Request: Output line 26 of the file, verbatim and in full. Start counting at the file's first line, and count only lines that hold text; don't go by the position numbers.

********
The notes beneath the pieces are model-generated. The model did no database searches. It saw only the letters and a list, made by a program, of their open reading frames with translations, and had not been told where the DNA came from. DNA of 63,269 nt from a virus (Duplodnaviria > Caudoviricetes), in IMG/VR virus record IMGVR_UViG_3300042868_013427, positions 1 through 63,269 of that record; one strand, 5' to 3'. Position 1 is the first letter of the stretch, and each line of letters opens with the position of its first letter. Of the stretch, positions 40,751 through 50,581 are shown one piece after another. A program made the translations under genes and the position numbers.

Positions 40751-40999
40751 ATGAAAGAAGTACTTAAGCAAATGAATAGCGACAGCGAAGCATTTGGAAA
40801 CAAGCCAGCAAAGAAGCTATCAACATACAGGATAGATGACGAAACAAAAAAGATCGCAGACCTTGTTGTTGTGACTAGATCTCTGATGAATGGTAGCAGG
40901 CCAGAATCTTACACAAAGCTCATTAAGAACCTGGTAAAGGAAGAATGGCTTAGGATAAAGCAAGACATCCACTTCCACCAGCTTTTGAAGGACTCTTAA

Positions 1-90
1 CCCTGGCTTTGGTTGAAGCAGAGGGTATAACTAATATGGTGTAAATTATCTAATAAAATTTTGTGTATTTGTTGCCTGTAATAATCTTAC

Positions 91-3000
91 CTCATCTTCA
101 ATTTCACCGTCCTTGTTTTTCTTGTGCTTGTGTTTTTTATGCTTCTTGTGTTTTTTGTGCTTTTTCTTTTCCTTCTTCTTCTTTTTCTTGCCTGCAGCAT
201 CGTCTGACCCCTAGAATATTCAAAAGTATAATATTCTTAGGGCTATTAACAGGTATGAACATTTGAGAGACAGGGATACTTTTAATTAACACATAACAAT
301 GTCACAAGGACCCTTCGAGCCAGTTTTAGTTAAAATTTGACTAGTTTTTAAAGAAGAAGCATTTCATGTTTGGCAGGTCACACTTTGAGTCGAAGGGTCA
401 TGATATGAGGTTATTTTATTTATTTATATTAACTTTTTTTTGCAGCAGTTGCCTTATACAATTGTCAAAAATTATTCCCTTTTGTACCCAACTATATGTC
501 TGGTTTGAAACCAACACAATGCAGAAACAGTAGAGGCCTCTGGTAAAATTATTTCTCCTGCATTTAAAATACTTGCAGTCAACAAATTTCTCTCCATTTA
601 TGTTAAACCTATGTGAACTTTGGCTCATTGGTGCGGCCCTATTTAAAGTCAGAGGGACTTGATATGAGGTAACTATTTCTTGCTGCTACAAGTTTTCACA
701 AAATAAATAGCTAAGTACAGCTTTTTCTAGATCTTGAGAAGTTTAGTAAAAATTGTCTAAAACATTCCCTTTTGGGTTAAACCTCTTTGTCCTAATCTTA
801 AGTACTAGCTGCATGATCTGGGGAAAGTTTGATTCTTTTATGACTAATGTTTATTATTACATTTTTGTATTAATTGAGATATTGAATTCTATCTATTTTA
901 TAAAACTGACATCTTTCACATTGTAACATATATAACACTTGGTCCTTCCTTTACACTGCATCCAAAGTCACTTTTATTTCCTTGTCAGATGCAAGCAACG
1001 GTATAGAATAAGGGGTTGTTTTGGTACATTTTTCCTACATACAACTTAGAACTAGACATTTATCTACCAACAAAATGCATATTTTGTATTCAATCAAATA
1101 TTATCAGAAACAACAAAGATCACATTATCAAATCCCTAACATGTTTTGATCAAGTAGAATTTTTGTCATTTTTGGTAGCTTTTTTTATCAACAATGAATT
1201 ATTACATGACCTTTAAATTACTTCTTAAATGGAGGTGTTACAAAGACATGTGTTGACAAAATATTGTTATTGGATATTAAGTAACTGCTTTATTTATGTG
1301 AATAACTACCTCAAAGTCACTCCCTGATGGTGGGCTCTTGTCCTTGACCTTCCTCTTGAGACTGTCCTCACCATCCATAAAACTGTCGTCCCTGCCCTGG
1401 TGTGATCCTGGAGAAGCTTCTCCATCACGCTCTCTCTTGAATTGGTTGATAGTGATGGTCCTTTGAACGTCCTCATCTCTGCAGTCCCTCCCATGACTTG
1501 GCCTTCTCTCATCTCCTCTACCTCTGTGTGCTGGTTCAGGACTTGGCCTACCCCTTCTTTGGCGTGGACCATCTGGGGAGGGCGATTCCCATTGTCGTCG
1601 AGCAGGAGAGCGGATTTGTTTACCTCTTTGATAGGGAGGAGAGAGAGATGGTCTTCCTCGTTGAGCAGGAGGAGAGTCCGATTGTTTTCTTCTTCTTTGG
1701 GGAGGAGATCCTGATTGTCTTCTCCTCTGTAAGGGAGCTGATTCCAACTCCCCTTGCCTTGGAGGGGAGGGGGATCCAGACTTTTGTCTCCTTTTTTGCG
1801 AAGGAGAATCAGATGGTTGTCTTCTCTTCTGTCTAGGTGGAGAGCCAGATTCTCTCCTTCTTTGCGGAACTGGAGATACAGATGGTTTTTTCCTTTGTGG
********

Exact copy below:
1701 GGAGGAGATCCTGATTGTCTTCTCCTCTGTAAGGGAGCTGATTCCAACTCCCCTTGCCTTGGAGGGGAGGGGGATCCAGACTTTTGTCTCCTTTTTTGCG